Labour is part and parcel of factors of production which also includes capital and land. However, many policymakers as well as majority of individuals do not take it as such. Indeed, labour is seen as a special in the production process, reason being that human beings are the ones who provide it (Smith, 2002, p. 195). As a result, many individuals, including policymakers, tend to be sympathetic to this factor of production, and thus retort to controlling of labour prices. Buts this should not be the case. The price of labour should be left to the market just like other factors of productions are left to participants in the market to control. Indeed, it should be considered that labour is a product like any other good or service that is dealt with in the market (Perlman, 1975, p. 75). Just like there exists a market for other goods, so is there a market for labour. This market has labour force as suppliers of labour and employers as demanders. Since such an arrangement already exists, it is important that participants in the market to be left alone. This is the only way that efficiency mutually beneficial to all parties can be achieved. Interference such as the one cause by the one caused by minimum wage laws destroys efficiency in the labour market. When market players (demanders and suppliers) are left alone to run affairs, they tend to gravitate towards equilibrium, that is, they are able to meet the need of either of them. This is achieved through bargaining and sometimes haggling and could take sometime before agreements are reached. In this regard, all players happen to be price takers in their respective industries. However, the introduction of minimum wage, which happens to be above the prevailing market rates, leads to a situation where supply for labour in the short run. At the same time, demanders in the market for labour (employers) feel the increased cost of more employees and thus choose to rely on the current ones. Fact that regulators cannot allow them to pay lesser than the set minimum wage could make some employers do away with labour and start relying on machinery or close their establishments all together. In this case, the entire economy tends to suffer because goods that could have been produced by the cheap labour do not get in the market place, which leads to shortage and increase in prices. Consumers (the masses) have to therefore bear with increased cost of living—this illustrates fact that minimum wage ends up hurting the very people it was supposed to help.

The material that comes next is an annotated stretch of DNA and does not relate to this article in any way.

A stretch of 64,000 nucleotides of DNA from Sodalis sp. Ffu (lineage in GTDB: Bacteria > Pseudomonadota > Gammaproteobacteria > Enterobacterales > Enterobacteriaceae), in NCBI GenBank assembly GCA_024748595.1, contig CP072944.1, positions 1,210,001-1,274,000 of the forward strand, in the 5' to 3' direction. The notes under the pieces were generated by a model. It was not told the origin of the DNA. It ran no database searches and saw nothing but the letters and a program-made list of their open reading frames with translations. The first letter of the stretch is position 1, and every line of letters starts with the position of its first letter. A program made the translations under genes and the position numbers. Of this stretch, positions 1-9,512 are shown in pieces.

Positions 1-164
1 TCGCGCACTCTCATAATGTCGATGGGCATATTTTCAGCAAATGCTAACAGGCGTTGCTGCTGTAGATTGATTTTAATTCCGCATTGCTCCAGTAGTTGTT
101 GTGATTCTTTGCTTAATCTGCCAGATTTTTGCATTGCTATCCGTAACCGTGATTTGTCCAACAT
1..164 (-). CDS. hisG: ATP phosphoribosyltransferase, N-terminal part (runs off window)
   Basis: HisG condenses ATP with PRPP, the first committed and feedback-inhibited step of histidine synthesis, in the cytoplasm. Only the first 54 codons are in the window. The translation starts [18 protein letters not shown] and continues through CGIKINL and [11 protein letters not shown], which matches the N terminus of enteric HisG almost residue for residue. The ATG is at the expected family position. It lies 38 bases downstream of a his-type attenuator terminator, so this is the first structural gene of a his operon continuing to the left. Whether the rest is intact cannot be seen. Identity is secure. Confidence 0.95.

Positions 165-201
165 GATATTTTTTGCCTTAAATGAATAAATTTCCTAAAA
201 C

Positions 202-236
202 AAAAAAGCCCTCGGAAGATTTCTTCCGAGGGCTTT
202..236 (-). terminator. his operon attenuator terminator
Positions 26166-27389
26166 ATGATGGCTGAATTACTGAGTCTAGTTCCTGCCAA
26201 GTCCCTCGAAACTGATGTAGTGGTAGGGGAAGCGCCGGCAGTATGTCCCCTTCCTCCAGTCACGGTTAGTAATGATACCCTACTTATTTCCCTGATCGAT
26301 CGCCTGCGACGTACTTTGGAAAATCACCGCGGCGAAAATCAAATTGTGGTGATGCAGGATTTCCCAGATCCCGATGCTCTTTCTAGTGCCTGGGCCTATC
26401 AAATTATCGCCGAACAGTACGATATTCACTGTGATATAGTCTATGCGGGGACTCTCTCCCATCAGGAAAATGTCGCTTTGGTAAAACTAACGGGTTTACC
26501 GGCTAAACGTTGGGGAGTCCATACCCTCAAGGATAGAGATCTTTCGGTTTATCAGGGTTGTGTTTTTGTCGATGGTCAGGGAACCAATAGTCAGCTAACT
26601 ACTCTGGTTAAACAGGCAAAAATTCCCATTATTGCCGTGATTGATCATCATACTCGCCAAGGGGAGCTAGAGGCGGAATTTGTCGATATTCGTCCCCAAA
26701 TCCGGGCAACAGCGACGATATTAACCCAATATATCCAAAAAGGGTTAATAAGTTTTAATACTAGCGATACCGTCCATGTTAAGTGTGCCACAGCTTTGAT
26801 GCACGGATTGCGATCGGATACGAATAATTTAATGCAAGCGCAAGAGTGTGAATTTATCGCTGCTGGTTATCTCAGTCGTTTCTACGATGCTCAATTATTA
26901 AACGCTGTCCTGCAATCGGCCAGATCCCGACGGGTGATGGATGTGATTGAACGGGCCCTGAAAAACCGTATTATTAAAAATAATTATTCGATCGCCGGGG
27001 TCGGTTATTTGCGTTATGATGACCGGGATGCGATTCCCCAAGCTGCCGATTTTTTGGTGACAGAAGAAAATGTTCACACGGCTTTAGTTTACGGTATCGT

III. Effects of Minimum Wage
There are several negative effects of minimum wage policies, some of which will be detailed in this section. First, the use of minimum wages tends to have negative effects on the section of the labour force it is supposed to help. This is because policymakers tend to set the minimum wage at higher rate than what the market should pay (Worthington & Briton, 2006, p. 151). Indeed, pegging the minimum wager at higher rates than the prevailing market value is believed to help that shield the labour force from inflation before the next hiking is done (Waltman, 2004, p 120). It can be argued that policymakers succeed at helping the labour force to escape inflation in the short run, but this does not last in the long run, because authorities cannot predict on the future inflation rates. As a result, the poor people that the policy was intended to help end up suffering before policymakers enact new minimum wage policies. Unfortunately, authorities in such situations fail to understand that roots to current problems are deeply buried in minimum wage policies previously developed. The most logical solutions in such a case is a case is complete eradication of the policies and return the power of determining price for labour to stakeholders in the industry. But this rarely happens. Policymakers are generally quick to solve the crisis through coercing employers into paying labour in accordance to ineffective policies. Such decisions could only lead to exacerbating the situation instead of solving it. It is not unique to see some politicians running claiming that the minimum wage was way below what employees would need to live, an thus demand that new laws with higher minimum wage to be enacted. This is most likely to happen at the local level. In the United States for instance, states with higher incomes tend to have minimum wage policies way above the nationally regulated level. These local wages get regulated upwards every time that the national wage gets increased.